“At the end of my shareholder-value-focused analysis of Qualcomm’s $1.5 billion deposit for the immediate enforcement of a Germany-wide patent injunction against the iPhone 7 and the iPhone 8, I predicted it was going to be ‘a Pyrrhic victory.’ By now it’s clear that ‘Pyrrhic victory’ is a euphemism,” Florian Mueller writes for FOSS Patents. “It’s a total disaster for Qualcomm, actually.”
Mueller writes, “A waste of money; zero leverage over Apple (which as of today is again selling all iPhone models in Germany without restrictions); zero proof of patent portfolio strength; a significant risk of additional EU antitrust problems because it underpins a complaint by Apple that had already given rise to preliminary investigations by the European Commission’s Directorate-General for Competition (DG COMP); and adverse effects on Qualcomm’s reputation in U.S. and Asian competition circles.”
#iPhone 7 and iPhone 8 available again on #Apple‘s German online store. Using #Qualcomm baseband chips only in those devices to work around $QCOM‘s Munich injunction. Removal of #Intel chips raises #antitrust issues. Complaint with @EU_Competition is pending. pic.twitter.com/d1b8uCOi6B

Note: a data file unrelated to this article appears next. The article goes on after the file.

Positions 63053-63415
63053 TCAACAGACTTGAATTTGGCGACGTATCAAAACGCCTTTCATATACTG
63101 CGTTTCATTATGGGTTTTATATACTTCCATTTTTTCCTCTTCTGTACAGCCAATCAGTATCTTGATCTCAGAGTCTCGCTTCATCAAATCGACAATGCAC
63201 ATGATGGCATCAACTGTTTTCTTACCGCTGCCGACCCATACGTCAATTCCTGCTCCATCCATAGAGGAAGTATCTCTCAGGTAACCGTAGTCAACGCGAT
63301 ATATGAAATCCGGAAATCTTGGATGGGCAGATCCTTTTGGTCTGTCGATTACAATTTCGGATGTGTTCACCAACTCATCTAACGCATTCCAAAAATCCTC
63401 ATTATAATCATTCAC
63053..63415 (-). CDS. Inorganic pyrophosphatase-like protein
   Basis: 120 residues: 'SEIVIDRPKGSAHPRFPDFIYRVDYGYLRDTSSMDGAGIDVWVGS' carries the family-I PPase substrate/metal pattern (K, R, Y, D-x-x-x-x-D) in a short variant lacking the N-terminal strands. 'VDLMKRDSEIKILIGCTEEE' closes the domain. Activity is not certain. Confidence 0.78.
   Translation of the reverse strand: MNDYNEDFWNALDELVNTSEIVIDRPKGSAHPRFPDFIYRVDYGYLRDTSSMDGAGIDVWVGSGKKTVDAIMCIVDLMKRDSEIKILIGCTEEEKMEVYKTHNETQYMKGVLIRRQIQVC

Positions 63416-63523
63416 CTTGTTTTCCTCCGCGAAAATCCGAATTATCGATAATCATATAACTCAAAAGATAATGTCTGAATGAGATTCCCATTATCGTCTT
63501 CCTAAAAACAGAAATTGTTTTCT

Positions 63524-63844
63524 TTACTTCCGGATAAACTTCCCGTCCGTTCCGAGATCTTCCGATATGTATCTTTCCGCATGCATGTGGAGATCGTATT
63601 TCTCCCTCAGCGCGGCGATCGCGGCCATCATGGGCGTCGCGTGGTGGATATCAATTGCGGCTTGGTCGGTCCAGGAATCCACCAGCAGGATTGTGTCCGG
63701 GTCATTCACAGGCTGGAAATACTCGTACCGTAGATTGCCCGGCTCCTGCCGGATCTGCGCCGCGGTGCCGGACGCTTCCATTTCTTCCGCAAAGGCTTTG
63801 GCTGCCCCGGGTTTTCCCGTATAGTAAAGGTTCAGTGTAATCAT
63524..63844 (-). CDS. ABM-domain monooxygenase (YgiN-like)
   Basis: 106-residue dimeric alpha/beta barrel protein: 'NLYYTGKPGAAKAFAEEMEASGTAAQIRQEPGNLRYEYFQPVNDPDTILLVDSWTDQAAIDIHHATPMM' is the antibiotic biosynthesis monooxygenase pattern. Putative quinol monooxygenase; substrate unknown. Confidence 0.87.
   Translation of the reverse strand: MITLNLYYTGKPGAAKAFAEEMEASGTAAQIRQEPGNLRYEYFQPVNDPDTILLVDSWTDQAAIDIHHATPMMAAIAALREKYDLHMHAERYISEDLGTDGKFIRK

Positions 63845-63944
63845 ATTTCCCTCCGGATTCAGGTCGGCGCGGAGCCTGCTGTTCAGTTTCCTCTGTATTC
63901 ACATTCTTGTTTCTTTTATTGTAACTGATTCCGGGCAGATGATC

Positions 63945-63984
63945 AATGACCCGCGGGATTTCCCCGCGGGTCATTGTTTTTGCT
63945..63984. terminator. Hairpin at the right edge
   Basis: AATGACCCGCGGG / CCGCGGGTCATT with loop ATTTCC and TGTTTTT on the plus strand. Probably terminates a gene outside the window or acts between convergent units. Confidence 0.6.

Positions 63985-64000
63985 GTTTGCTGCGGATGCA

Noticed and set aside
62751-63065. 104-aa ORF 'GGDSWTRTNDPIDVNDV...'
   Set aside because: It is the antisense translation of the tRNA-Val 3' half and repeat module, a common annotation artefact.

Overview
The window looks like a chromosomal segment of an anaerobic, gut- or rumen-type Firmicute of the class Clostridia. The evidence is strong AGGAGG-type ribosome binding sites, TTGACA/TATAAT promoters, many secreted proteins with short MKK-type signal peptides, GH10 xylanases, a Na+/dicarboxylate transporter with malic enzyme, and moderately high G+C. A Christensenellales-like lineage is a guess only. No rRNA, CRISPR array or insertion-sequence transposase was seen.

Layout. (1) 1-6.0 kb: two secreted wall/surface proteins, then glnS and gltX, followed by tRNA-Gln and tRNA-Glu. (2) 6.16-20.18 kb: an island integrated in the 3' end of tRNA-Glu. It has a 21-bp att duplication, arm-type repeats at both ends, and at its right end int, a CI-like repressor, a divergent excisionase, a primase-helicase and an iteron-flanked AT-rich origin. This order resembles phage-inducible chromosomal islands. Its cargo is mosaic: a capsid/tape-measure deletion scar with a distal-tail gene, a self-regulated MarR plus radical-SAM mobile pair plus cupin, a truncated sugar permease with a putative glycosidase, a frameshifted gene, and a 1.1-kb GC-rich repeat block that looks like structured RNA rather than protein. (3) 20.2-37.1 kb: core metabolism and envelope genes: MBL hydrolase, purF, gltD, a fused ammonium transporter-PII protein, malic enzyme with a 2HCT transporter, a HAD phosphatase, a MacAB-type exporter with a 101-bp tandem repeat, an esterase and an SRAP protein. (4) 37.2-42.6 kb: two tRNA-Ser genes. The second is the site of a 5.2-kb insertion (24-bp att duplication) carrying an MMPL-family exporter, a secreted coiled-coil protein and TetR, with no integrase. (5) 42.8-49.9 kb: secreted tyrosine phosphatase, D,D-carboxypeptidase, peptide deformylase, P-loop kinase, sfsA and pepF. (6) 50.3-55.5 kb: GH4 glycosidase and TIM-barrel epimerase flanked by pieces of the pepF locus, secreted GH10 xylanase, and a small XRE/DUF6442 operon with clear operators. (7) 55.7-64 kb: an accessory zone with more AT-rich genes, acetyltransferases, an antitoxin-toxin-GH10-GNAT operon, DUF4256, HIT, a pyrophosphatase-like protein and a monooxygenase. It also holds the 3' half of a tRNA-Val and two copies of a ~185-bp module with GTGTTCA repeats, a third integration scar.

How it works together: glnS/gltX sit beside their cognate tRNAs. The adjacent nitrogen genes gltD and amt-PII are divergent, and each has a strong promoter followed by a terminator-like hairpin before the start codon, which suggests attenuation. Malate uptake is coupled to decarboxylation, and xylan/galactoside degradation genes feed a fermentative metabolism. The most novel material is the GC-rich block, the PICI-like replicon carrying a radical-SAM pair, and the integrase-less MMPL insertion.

— Florian Mueller (@FOSSpatents) February 14, 2019
“With what has happened now, Apple’s warnings against the potential anticompetitive effects of Qualcomm’s enforcement of patent injunctions have been validated,” Mueller writes. “Indeed, the only practical alternative that Apple apparently had was to use Qualcomm chips again, which means Intel loses some potential sales.”
Read more in the full article here.
MacDailyNews Take: In a nutshell, Apple makes Qualcomm look like witless idiots.
Apple resumes selling iPhones in Germany, but with only Qualcomm modems – February 14, 2019
South Korean Supreme Court upholds $242 million antitrust judgement against Qualcomm – February 12, 2019
Bad news piles up for Qualcomm in Apple dispute – February 10, 2019
Apple wins damages ruling against Qualcomm – February 5, 2019
U.S. FTC: Evidence is ‘overwhelming’ that Qualcomm engaged in exclusionary, anticompetitive conduct – January 30, 2019
Leaked emails reveal new reason why Apple went to war with Qualcomm – January 18, 2019
Apple’s COO Jeff Williams delivers blistering testimony on Qualcomm’s ‘onerous demands’ – January 15, 2019
Apple was paying Qualcomm over $1 billion per year in licensing – January 15, 2019
Simply caving in to Qualcom by returning to using its chips and abandoning Intel’s, Apple has slickly demonstrated to the tech world and regulatory agencies just how anti-competitive Qualcom is, so Apple transformed its capitulation into a win. Super cool chess move. This is how I read the latest news.